Friday, June 26, 2015

Canadian Tax Primer 4: Sharing Income with University-Age Children

If you operate an incorporated business, you have lots of options to split income with other family members (including children who have turned 18).

You can have the corporation hire family members, but any salary paid to the family member cannot be higher than the salary that you would have paid to a non-family member for doing the same type of work.  If your child is away at university most of the year, you must reduce the amount of salary that you pay to the child accordingly.

A better option may be to have the corporation pay dividends to your child.  Dividends are a return on investment.  Your child can receive dividends even if she or he is hitting the university texts hard and doesn't work for the corporation at all.

Many parents are reluctant to have a child own shares directly in the business corporation.  This is where a trust can be useful.  If a properly-structured trust is established, the parents can be the trustees and manage the trust assets.  If the trust assets include shares of the corporation, the parents can control the shares as well as the dividends paid on the shares.  If the student achieves targeted grades, for example, the trust can pass dividends through to the child to assist with tuition and other expenses.  If the target grades are not achieved, however, the child has no right to receive anything from the trust.  If the parents are also beneficiaries of the trust, the parents can distribute the shares to themselves on the termination of the trust.  There is no risk of feeding a sense of entitlement.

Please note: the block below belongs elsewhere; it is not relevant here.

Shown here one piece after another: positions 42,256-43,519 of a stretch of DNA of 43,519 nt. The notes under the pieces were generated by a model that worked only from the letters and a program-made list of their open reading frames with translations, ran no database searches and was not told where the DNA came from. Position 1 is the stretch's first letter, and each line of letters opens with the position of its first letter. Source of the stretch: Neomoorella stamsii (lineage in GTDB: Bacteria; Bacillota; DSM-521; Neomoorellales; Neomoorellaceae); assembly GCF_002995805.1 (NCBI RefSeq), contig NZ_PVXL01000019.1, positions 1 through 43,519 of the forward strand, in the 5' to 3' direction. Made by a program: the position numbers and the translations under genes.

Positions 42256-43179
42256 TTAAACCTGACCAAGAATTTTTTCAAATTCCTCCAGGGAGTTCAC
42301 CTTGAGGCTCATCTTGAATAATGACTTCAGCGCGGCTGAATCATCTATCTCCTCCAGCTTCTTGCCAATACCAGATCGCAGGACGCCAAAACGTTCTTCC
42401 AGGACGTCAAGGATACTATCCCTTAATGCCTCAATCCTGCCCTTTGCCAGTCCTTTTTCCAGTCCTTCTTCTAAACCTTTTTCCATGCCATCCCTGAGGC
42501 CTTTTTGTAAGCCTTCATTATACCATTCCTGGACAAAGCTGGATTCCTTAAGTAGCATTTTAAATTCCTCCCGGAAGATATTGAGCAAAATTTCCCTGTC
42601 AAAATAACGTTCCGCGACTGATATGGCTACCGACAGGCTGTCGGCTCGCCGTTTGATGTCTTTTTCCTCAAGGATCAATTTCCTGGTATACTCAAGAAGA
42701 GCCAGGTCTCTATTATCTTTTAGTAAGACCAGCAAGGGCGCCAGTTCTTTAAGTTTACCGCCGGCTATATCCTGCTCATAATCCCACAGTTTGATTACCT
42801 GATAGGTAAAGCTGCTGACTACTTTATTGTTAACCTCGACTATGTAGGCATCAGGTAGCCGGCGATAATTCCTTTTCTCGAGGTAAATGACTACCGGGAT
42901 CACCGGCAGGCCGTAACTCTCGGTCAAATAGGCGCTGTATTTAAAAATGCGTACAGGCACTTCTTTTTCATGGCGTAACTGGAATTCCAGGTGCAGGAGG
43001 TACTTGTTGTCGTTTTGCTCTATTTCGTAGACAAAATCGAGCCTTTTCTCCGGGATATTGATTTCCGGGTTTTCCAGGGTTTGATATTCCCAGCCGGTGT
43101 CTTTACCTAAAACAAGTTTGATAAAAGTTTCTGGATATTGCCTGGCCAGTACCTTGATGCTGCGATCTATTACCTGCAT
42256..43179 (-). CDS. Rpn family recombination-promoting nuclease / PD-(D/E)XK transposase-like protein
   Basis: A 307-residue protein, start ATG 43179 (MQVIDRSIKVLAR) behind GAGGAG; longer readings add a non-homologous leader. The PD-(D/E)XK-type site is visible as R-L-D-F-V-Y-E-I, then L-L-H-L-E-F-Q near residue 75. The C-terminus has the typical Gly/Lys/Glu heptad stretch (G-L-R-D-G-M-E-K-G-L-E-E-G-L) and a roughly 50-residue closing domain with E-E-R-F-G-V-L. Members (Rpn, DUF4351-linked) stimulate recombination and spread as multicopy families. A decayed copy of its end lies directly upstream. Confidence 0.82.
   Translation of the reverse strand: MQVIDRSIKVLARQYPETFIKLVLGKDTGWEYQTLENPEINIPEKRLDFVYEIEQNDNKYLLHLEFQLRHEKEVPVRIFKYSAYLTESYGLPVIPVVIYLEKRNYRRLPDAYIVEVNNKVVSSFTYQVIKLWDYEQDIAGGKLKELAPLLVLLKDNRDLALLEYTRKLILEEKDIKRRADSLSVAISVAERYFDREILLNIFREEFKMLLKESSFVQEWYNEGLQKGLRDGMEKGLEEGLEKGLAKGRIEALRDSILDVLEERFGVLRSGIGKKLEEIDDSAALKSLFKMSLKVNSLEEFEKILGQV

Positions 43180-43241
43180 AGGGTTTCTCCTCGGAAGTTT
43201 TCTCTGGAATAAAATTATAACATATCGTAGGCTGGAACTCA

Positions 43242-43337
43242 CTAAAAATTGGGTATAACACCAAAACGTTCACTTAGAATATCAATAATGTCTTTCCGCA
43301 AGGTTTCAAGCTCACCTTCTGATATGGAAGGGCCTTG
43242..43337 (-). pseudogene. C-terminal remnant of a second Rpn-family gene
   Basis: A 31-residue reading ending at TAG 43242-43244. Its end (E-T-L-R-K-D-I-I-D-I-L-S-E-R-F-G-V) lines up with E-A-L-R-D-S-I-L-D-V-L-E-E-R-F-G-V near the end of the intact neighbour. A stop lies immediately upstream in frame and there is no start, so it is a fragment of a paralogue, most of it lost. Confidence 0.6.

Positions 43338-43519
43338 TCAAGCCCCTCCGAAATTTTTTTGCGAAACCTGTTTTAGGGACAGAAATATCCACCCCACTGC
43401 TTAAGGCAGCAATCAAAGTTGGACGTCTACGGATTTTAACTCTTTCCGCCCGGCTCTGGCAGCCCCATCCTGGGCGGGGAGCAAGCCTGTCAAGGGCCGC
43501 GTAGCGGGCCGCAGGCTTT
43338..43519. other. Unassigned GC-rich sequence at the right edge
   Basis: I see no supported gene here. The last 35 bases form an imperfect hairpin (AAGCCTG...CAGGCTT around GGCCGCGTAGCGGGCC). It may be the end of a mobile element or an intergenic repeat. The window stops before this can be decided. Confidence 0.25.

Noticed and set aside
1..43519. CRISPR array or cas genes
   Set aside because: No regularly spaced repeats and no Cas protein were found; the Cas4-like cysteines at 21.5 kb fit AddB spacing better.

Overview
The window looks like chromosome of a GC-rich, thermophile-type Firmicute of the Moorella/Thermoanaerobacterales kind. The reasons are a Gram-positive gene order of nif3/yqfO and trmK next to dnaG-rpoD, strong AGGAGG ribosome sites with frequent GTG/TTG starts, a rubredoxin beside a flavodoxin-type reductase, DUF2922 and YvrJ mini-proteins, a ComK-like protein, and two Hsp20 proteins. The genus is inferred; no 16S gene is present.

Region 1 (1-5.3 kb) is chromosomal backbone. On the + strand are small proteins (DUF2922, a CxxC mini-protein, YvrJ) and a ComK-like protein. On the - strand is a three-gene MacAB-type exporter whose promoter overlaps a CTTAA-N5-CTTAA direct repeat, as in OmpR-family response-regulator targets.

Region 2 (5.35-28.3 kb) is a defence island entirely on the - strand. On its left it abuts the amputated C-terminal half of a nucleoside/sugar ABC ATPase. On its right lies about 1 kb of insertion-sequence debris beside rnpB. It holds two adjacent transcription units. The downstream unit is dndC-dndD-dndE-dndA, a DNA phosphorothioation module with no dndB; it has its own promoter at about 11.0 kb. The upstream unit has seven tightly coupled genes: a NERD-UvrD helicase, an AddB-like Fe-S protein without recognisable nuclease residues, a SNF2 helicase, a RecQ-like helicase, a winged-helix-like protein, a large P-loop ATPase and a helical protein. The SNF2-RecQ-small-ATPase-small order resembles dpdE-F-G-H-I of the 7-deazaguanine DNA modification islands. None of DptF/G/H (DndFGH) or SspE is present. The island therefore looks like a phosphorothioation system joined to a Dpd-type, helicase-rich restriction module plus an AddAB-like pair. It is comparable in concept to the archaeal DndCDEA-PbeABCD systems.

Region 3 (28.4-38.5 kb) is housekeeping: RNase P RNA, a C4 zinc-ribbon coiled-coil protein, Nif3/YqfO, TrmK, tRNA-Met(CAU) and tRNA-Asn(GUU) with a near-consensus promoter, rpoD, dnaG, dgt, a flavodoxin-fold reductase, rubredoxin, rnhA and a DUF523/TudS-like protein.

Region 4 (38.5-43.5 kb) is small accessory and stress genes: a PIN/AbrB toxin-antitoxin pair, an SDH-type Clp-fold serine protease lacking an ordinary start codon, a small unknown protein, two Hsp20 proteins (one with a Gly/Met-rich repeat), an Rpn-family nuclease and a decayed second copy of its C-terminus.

Introducing a trust as a shareholder will usually require a corporate reorganization.  The trust itself must be established in a very specific manner in order to take advantage of the income splitting advantages.  If the parents want to be trustees, a parent would not usually establish the trust.  This is usually the role of the grandparent or some other close family friend.

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The above article provides general commentary of an educational nature. It does not constitute advice for any specific person or any specific set of circumstances. Because circumstances vary, readers should consult professional advisers in order to obtain advice that is applicable to their specific circumstances.